The story of the Transfiguration reveals to us that it is in Jesus Himself that we are able to truly hear God’s word. As St. John would one day put it, Jesus is Himself the Word of God in the flesh!
Jesus is God’s Word to us today. Jesus is where we must turn to know what the Living God is up to in the world, and how we are to take part in it.
In Jesus, the message of Moses and Elijah comes to its fulfilment… as He is the One the entire Old Testament and the story of Israel is pointing us to.
In Jesus, the stumbling voices of St. Peter, the rest of the Apostles, and all of the members of the Christian Church throughout the ages is taken up and transformed into God’s message of Good News for the world… as He is the One that brings to life the faith, and hope, and love revealed in the New Testament.
Jesus is the One, who through His own suffering, betrayal, death, and resurrection, sets in motion God’s great rescue mission… bringing His forgiveness, mercy, self-giving love, and New Life into our world torn apart by our obedience to bitterness, condemnation, self-centeredness, violence, and death.
Jesus Himself is where the Living God has chosen to make His character, will, and ways known to the world, once and for all.
So, if we want to know what God want to say to us today, and every day, we must look to Jesus. We must constantly make time to listen carefully to Him. Not just to what we assume He would say… or what we might want Him to say… we need to honestly focus… to fix our eyes and our ears on Jesus, and listen.
And what might this kind of listening looks like?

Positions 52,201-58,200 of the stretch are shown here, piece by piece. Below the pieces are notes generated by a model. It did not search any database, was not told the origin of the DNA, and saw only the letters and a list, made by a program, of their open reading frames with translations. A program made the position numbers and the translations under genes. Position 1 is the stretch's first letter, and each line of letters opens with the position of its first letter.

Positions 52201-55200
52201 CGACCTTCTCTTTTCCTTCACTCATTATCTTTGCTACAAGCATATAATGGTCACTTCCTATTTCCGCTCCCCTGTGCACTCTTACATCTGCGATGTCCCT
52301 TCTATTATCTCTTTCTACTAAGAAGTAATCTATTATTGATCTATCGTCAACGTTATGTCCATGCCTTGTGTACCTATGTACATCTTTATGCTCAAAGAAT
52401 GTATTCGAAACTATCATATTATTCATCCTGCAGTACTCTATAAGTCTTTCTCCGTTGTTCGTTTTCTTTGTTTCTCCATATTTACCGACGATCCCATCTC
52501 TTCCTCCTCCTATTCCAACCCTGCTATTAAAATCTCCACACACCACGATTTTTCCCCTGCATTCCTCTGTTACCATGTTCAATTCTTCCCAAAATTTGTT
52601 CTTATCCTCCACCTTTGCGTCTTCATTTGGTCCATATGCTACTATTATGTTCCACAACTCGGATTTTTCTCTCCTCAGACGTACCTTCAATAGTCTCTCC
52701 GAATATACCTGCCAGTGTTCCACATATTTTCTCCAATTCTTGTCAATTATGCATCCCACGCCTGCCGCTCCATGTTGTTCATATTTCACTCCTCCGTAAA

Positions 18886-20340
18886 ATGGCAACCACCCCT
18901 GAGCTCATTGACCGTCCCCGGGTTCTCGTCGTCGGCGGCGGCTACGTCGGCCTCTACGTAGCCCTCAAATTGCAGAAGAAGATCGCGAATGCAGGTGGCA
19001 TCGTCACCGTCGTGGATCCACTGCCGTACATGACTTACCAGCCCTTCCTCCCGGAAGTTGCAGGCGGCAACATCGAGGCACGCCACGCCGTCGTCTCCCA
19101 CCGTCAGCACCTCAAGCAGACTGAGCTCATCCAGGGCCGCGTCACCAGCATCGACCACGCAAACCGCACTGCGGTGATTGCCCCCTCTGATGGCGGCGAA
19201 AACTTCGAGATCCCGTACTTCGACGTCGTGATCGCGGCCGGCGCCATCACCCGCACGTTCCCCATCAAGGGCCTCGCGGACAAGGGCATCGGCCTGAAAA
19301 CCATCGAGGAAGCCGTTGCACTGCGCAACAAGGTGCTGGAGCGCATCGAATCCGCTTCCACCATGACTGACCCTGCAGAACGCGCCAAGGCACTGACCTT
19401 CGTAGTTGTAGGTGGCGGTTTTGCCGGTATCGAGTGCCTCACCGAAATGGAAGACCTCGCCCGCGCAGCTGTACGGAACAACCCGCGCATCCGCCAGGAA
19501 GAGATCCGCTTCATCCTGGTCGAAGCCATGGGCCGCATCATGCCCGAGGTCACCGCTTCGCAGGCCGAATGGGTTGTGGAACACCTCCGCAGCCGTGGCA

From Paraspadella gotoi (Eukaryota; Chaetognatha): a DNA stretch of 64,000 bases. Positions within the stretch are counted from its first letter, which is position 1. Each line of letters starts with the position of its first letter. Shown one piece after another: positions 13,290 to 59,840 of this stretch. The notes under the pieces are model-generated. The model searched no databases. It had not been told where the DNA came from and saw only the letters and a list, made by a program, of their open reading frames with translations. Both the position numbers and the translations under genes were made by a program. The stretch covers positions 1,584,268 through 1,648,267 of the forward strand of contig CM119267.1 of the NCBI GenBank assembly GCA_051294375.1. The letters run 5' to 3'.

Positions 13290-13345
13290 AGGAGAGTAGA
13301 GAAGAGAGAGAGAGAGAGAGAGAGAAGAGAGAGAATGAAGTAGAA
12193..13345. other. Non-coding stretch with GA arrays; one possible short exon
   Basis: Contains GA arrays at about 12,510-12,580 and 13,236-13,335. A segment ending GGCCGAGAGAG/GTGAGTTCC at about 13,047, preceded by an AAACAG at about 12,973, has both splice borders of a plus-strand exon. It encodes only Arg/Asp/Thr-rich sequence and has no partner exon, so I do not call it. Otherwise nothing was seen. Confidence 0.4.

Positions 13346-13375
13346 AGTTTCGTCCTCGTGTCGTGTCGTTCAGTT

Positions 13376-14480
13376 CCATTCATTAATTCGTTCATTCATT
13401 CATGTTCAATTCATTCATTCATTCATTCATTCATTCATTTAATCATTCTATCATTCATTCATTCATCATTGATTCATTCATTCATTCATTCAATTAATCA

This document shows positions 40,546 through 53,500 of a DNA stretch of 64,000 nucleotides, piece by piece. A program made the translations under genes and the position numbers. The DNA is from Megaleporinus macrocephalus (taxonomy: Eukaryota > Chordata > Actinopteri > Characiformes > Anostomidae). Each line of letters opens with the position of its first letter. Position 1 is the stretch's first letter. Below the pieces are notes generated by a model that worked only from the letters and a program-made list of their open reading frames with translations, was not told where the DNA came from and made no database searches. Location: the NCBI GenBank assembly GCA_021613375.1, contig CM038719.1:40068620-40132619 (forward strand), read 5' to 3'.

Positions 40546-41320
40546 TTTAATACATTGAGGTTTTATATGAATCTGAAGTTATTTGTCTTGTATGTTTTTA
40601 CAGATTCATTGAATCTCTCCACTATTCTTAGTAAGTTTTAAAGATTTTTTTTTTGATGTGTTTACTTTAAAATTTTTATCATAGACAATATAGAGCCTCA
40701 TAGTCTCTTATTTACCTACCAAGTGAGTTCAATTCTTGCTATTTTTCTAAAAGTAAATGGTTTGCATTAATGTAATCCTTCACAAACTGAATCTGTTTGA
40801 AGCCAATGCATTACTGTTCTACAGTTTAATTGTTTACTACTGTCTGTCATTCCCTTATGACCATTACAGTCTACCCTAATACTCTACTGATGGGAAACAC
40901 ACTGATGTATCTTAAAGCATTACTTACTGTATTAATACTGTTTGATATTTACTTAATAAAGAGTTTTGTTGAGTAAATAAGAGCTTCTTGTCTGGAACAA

Well, first of all, listening looks like humility. To listen to anyone means recognizing that we all have much more to learn. That we all have plans and ideas that can be way out of wack, and need to be challenged.
To listen to Jesus means to be open… to trust. To have faith that He knows better than we do. Especially when He challenges all the voices that tell us what we naturally want to hear.
Remember how St. Peter had his own ideas about what Jesus should and shouldn’t do. Remember how often we too have needed to have our eyes opened to see things from a new point of view.
To listen to Jesus means to learn to trust Him above every other voice… even our own.
This kind of relationship of trust does not just happen in an instant. It comes with time spent with Him in prayer, both together with others and alone.
Christian prayer is a posture of openness and readiness to obey our LORD… to say to our Father in Heaven “Thy kingdom come, Thy will be done on earth… starting right here in my heart.”
But like any relationship, if we’re always the one talking, we aren’t really listening. Prayer isn’t just going on asking God for what we want, we are also making sacred space in our lives for God to make Himself and His will for us known, inviting the Holy Spirit to speak into our hearts in Jesus’ name, and testing that voice to make sure it lines up with what Jesus Himself has already made known in the Holy Scriptures.